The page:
Along with the growing considerations required to build a site that's optimized for search engines, more search marketers are beginning to explore the related disciplines of usability and accessibility in their development plans.
A class-action lawsuit filed in California against retail giant Target could accelerate the need for those plans, and could potentially have wide implications for online marketers.
In the National Federation of the Blind v. Target case, a blind advocacy group alleges that because the Target.com Web site was not fully accessible to blind users, it violated California state and federal laws protecting people with disabilities.
The case, which has just been certified as a class-action suit, could eventually force some Web site owners to comply with state and federal accessibility laws.
"The state claim is powerful, and disconcerting to online retailers," said Eric Goldman, assistant professor and director of the High Tech Law Institute at Santa Clara University. "The most important question they're asking is, 'do I have to change my Web site?' Right now, it's muddled."
The case has been wending its way through the courts for more than a year, and as Goldman notes, "it hasn't even gotten to the good stuff yet." A ruling is still a long way off, and that's only if the sides don't settle beforehand. That doesn't mean site owners should ignore the accessibility laws, Goldman warns, since they can still be sued in the future for past behavior.
Earlier this month, the judge certified two separate classes in the case. At the national level, regarding the federal Americans with Disabilities Act claims, the class consists of "all legally blind individuals in the United States who have attempted to access Target.com and as a result have been denied access to the enjoyment of goods and services offered in Target stores."
The distinction is important, because it limits the size of the class, and also limits those businesses that could potentially be affected by a future ruling to those with a physical bricks & mortar retail store as well as a retail Web site.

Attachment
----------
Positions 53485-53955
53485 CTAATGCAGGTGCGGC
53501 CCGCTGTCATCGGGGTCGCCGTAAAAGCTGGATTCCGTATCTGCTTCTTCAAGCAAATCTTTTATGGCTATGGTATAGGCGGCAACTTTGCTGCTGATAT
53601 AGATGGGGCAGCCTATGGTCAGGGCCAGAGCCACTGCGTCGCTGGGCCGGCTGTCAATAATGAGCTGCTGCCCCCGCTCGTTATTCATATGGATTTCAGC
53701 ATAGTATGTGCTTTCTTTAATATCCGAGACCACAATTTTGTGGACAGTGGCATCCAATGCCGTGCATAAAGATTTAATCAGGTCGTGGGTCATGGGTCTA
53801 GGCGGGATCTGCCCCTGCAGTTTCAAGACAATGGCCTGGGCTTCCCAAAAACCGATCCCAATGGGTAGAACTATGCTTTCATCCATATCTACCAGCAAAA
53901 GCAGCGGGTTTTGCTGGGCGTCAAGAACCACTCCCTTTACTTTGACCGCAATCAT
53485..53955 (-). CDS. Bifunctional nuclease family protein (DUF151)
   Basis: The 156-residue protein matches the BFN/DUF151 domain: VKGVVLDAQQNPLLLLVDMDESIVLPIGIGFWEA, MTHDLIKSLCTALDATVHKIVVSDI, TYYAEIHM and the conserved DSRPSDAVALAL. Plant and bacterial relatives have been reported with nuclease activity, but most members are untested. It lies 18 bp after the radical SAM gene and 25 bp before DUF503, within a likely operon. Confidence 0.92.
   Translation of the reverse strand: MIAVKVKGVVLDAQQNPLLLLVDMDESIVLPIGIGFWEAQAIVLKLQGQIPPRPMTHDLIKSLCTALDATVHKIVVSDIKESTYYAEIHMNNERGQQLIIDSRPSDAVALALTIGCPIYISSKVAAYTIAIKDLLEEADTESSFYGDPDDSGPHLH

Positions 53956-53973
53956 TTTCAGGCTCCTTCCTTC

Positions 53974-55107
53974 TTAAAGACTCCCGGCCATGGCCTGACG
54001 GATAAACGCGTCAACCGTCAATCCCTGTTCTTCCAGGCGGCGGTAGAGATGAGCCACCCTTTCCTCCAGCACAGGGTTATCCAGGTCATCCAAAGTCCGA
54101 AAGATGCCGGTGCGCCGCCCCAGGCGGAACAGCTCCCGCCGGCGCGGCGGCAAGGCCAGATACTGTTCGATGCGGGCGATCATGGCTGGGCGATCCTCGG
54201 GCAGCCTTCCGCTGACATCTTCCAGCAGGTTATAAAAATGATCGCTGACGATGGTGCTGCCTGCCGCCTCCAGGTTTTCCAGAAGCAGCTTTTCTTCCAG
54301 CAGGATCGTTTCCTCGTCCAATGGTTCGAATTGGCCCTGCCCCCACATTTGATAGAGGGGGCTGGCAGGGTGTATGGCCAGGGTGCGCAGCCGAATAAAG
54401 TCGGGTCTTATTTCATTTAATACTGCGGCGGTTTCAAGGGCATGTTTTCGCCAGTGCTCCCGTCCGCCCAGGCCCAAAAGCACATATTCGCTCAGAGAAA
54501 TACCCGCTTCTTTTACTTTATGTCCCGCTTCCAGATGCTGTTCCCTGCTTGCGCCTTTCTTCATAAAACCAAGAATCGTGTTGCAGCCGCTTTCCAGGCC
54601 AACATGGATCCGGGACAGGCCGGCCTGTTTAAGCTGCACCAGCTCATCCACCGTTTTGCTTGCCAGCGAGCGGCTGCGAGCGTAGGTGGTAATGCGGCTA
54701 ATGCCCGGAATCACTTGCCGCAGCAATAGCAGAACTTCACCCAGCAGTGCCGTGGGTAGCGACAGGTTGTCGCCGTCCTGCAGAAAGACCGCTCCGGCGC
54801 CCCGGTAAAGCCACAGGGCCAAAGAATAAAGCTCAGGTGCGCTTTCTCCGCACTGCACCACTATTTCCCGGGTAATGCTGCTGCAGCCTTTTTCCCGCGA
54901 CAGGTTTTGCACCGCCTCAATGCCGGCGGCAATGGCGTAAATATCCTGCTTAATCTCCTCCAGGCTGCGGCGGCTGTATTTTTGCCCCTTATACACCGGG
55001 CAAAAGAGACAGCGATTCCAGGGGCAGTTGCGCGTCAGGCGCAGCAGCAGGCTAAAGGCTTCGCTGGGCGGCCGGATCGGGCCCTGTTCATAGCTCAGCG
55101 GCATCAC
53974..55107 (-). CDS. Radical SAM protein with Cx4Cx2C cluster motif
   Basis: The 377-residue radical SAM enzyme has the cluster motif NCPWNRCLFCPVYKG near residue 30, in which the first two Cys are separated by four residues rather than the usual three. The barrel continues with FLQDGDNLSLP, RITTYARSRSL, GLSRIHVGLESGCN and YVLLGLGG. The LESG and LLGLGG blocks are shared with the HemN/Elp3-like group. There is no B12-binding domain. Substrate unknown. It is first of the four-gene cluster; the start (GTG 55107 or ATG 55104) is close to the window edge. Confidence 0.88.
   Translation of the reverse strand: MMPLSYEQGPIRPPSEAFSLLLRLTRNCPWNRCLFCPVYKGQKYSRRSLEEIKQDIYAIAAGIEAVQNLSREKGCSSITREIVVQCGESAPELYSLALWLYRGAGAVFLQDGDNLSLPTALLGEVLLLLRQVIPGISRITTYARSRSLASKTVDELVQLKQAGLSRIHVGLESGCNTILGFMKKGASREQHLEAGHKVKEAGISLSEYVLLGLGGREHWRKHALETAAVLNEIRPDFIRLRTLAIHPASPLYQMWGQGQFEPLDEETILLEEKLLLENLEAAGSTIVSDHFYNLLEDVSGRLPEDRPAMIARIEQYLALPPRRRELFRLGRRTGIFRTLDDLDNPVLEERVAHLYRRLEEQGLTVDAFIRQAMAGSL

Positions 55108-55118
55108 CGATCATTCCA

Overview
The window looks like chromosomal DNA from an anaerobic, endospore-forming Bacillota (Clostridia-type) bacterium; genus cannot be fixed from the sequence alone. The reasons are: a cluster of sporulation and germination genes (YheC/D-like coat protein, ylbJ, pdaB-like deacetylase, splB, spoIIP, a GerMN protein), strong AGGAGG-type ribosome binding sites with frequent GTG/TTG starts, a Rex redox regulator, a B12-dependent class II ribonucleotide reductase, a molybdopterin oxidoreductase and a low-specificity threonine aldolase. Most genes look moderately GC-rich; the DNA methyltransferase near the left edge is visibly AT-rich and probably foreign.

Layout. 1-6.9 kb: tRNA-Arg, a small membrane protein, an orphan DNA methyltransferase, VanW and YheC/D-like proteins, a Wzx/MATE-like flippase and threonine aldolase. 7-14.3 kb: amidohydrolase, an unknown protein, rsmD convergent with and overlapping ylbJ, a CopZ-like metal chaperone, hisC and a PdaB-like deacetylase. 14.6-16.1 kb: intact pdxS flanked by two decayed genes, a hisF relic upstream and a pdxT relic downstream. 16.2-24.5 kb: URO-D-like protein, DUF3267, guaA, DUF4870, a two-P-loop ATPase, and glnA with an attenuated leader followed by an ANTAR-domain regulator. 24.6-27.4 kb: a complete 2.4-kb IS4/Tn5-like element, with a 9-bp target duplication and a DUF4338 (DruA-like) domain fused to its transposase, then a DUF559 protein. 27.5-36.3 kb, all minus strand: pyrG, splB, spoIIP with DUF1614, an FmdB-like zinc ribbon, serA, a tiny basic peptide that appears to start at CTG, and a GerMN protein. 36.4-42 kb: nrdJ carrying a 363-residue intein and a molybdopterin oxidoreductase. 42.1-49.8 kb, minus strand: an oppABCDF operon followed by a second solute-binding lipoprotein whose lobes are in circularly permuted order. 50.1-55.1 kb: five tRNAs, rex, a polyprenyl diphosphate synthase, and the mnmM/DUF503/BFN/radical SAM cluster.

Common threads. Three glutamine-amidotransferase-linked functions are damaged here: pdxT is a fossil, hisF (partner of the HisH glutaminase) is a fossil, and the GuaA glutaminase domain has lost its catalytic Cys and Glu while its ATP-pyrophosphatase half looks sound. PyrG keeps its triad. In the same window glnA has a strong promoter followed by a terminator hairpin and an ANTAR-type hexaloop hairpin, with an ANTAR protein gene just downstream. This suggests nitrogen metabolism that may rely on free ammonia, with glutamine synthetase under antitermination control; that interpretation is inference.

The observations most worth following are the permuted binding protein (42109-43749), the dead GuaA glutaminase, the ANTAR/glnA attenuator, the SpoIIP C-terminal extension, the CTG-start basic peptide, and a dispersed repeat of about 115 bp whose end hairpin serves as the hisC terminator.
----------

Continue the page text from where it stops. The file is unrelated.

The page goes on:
At the state level, the class is broader, with no physical store requirement, only "all legally blind individuals in California who have attempted to access Target.com." That opens up more online retailers to possible future ramifications. It could potentially affect any commercial Web site, but may only include those online retailers with a physical presence in California, according to Goldman.
What's it mean to be accessible?
The challenge for site owners, even those trying to comply, is figuring out what constitutes an accessible Web site, Goldman said. "They don't know what they need to do to satisfy the law. It's not spelled out anywhere," he said.
Though there are no clear rules for e-commerce sites, there are definitely guidelines to follow, according to Kim Krause Berg, a usability consultant and owner of Usability Effect and Cre8pc.
In the U.S., there is a legal requirement for government sites to be accessible. In our country, the minimum is Section 508," Krause Berg said. "As a courtesy and suggested practice, but not legally binding, online retail should also comply, specifically if they also have a physical store."
In addition, each state has its own version of accessibility laws, which so far only apply to government sites.
Benefits of Being Accessible